Yorgos Lanthimos is one of modern European cinema’s pioneering auteurs, his ambient peculiarity nestling itself perfectly with the desires of audiences. Nowadays, we crave originality through visual molestation that the director executes with such credence. His breakthrough release, Dogtooth (2009), paraded this seething undertone of dark, almost comical, evil. It cemented Lanthimos as a purveyor of the weird and a leading light in the avant-garde. This may well be why his follow-up, Alps (Alpeis, 2011), feels like an all-round display of disappointing stalls, oscillating around an awkward narrative.
Much like Dogtooth, Alps‘ fundamental intention is to construct discomfort through a constant series of bizarre, indecipherable incidents. Unlike Dogtooth however, Lanthimos procrastinates around a motionless storyline full of familiar ingredients but no embellishment in style. The title Alps refers to a collective of dysfunctional characters whom offer their abnormal services to grieving families getting over the loss of a loved one. The group relieve their client’s aching loss by impersonating the deceased relative for a matter of months.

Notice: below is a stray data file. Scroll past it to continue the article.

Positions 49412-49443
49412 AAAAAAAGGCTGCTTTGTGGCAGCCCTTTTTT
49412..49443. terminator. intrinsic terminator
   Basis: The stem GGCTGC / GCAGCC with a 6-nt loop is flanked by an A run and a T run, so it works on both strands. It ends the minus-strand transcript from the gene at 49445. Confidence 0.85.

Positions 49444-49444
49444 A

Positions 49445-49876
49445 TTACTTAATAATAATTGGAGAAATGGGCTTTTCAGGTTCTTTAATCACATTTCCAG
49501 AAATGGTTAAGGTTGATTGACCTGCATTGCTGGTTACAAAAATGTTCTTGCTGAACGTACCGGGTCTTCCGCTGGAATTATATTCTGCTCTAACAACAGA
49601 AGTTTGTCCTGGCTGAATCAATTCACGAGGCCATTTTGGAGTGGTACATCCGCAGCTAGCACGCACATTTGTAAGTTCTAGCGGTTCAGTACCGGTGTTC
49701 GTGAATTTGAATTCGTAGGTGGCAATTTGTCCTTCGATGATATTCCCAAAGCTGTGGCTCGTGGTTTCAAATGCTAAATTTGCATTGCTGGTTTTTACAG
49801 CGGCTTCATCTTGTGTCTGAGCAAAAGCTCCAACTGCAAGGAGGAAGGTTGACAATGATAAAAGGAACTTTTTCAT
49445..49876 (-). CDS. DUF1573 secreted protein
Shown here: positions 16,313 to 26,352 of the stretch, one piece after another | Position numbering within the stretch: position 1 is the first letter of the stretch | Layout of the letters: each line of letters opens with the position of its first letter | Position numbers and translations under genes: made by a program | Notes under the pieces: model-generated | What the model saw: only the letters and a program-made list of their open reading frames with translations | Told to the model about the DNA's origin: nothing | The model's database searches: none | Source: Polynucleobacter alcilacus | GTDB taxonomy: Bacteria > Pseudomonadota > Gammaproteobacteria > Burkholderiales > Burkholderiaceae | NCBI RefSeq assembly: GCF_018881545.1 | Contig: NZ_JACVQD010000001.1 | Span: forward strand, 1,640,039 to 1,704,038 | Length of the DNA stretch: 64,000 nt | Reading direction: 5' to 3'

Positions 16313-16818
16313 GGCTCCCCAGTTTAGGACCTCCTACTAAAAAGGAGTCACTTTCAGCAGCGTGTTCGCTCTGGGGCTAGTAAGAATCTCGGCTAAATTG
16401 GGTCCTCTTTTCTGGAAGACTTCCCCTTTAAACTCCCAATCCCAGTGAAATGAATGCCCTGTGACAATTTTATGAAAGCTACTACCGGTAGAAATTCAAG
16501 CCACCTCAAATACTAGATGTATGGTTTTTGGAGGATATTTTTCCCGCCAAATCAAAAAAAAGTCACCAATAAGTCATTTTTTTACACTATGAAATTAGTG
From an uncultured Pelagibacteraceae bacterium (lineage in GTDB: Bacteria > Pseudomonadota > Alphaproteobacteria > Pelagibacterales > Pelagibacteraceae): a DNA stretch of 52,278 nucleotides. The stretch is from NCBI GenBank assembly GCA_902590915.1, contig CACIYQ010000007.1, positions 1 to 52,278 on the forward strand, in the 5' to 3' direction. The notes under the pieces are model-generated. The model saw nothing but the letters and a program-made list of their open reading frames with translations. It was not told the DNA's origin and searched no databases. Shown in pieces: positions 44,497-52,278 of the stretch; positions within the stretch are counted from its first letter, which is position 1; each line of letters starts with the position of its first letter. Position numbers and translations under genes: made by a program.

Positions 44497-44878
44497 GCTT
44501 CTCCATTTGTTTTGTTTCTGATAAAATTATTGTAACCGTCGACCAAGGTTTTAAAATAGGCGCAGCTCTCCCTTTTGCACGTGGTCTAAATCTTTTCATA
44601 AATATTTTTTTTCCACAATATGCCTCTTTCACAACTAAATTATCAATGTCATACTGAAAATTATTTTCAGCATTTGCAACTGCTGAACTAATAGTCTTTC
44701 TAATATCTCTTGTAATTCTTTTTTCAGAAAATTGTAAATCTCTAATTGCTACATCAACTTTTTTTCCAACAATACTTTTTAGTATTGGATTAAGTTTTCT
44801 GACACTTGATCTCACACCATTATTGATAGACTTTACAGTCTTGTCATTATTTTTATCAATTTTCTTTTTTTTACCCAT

A quietly unhinged Aggeliki Papoulia plays a jaded nurse who accompanies a paramedic, gymnast and coach through idiosyncratic occurrences that play like a Chris Morris sketch rather than a coherent plot. Amidst all the absurd filler, that is the main crux of Alps. People impersonating dead people. A concrete concept that may have easily passed as appropriately disconcerting as it could be engaging. Undeniably intoxicating in its presentation, some may overlook the movie’s shortcomings. But many will be unable to ignore Lanthimos’ dithering. The director resides in a nauseating realm of inappropriate hypnotism; aimlessly wafting in and out of consciousness like a bad dream.
Interestingly, inferences of Roy Andersson’s deceptively humorous Songs from the Second Floor (2000) emanate throughout Alps. Sincere performances from a well-rounded cast coupled with hardly any camera movement offer an influx of candour and quality. Yet, again, any coherency is lost by Lanthimos persistently alienating his audience from the players. Social nods to Greece’s current political devolution, while intended to be satirical, equate to nothing more than depressing and disparaging. Its aesthetic, while confident and ultimately attractive, is marred by the blasé content it covers.
The wonders of the weird are infinite. Directors such as Lanthimos and fellow niche Weird Wave acquaintance Anthia Rachel Tsangari are essential in demolishing boundaries. Cinema is in desperate need of revolutionaries such as these. But there is a finite line between radical thinking and disillusion. With Alps, Lanthimos has allowed his inner introvert to guide him absolutely nowhere. What should be controversial and uneasy is just a drowsy rehash of good ideas cut and pasted in the wrong order.